I love the rich characters and the tough decisions they make, both for good and for ill, as well as the illustration of how the pursuit of power corrupts even good men and women. I re-read this every few years and am always amazed at how affected I am.

Steven D. Levitt
A fun chance to turn conventional wisdom on its head in considering the truth of cause-and-effect relationships.

"The Total Money Makeover"
Dave Ramsey
It seems an odd one to consider a favorite, but his wisdom and approach to debt and getting past the belief that debt is good and normal really hit home.

8:30 AM  
Blogger mcBlogger said...

Good Omens by Neil Gaiman, and Terry Pratchett. Just a freaking hilarious fictional account of the Apocalypse.

Angela's Ashes by Frank McCourt. Just a really moving story. Enjoyed it emensly.

The Lion, the Fox and the Eagle by Carol Off. A solid account of two of the bloodiest failed peacekeeping missions in Sarajevo and Rwanda and how 3 three Canadians dealt with it. Totally slams the UN though.

It's tough to stop at 3 but these came to mind first so they got honerable mention.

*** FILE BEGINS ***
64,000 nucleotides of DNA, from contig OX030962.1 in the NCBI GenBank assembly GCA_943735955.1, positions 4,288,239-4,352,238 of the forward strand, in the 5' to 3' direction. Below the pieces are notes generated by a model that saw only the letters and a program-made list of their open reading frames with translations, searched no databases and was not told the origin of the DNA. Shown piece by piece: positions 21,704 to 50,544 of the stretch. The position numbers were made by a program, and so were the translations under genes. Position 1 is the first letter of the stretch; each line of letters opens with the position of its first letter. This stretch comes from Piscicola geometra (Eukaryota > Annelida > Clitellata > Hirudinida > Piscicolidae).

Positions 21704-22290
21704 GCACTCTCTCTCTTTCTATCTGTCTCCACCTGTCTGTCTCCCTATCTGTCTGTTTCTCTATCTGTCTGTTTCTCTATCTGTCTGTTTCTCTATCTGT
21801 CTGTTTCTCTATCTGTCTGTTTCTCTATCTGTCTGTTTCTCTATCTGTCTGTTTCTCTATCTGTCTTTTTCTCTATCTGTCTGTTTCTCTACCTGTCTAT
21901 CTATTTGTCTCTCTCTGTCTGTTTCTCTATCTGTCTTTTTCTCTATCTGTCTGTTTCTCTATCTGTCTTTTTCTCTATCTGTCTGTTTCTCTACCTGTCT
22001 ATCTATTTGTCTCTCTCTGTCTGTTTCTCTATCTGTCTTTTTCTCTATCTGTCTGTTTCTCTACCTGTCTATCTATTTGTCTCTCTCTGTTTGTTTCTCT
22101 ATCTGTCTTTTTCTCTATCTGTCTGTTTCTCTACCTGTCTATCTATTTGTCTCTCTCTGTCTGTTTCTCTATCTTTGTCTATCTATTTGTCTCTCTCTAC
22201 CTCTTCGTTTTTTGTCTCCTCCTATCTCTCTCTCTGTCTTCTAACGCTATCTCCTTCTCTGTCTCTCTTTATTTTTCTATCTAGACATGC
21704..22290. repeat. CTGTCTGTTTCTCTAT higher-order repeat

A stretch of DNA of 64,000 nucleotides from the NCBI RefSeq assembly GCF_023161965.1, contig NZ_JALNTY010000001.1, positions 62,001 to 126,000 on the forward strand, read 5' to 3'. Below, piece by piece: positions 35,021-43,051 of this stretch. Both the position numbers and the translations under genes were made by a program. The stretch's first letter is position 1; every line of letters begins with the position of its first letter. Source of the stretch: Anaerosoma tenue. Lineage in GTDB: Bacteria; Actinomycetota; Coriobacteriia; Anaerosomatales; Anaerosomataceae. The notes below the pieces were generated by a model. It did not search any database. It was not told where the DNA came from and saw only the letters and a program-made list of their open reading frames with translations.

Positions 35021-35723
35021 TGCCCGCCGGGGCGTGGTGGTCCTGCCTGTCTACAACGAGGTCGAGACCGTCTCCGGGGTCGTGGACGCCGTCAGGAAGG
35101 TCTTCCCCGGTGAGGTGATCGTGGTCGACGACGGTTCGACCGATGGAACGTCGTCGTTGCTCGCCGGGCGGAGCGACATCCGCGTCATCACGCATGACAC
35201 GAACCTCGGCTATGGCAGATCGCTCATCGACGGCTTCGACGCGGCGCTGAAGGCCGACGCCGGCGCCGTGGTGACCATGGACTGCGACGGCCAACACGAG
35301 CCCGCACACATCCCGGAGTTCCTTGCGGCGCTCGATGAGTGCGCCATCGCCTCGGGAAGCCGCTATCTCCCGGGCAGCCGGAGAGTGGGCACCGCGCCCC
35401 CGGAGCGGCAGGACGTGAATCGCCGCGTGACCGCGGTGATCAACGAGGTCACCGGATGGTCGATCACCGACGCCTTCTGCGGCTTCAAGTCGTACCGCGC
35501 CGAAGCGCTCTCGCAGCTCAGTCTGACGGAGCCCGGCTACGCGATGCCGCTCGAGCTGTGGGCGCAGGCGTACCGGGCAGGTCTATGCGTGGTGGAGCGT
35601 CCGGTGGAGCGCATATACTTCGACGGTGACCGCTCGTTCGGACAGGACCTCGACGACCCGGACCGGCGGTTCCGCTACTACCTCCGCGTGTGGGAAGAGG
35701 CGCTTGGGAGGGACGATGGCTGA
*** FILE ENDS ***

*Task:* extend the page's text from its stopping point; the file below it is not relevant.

10:20 AM  
Blogger Sadie Lou said...

Cold Sassy Tree
Olive Ann Burns

This is my favorite "coming of age" story ever.

The Dark Tower
Stephen King

I know, I know. It's a series but it has to be said. I can't talk about favorites without talking about it.

Ender's Game
Orson Scott Wells (or something like that--I forgot the guy's name--I think, I could be right)

The first Science Fiction novel that actually grabbed me by the hair and drug me into another time--i generally do not "get" Science Fiction.

1:54 PM  
Blogger Zambo said...

Hey Ben.

My three favourite books, huh?

I tend to enjoy the works of Chuck Palahniuk...Choke, I think is my favourite...

The following is from amazon.com and it should be noted that the whole "direct descendant of Jesus Christ" was pre-Dan Brown...

Victor Mancini is a ruthless con artist. Victor Mancini is a med-school dropout who's taken a job playing an Irish indentured servant in a colonial-era theme park in order to help care for his Alzheimer's-afflicted mother. Victor Mancini is a sex addict. Victor Mancini is a direct descendant of Jesus Christ. All of these statements about the protagonist of Choke are more or less true. Welcome, once again, to the world of Chuck Palahniuk.